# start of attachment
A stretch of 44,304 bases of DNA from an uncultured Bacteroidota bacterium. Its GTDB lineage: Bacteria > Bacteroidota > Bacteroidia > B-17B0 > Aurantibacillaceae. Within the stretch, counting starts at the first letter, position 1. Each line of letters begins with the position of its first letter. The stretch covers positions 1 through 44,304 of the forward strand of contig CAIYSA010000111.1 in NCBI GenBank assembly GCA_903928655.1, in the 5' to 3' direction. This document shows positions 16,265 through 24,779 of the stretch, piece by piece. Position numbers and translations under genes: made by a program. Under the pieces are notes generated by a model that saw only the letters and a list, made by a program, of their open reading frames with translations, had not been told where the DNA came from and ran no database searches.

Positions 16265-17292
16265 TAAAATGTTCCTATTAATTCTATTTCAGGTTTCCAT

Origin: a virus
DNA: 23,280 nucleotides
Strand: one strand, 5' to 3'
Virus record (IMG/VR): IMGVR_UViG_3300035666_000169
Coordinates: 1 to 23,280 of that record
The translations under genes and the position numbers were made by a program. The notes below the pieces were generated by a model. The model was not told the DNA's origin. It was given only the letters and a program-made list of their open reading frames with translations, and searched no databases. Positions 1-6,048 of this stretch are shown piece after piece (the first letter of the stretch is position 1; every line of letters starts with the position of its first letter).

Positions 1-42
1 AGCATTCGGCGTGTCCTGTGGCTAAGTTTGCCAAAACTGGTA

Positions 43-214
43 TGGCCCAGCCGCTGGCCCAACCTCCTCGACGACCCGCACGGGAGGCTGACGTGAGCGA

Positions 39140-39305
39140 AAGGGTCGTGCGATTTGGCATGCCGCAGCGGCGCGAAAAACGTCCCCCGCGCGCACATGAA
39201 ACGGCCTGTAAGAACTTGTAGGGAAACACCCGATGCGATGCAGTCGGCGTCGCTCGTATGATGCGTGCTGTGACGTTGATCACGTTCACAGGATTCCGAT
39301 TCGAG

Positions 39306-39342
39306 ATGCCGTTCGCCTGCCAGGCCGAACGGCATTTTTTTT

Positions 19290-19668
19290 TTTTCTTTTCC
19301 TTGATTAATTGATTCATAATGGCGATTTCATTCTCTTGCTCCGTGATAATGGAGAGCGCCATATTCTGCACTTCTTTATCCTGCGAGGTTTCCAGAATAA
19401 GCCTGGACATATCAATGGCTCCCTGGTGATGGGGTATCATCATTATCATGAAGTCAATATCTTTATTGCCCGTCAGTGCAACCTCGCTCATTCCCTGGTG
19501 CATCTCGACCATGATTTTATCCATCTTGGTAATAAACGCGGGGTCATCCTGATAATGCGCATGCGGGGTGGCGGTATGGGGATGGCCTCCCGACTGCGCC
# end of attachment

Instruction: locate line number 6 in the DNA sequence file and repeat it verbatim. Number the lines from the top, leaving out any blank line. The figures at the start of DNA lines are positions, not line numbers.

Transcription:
Strand: one strand, 5' to 3'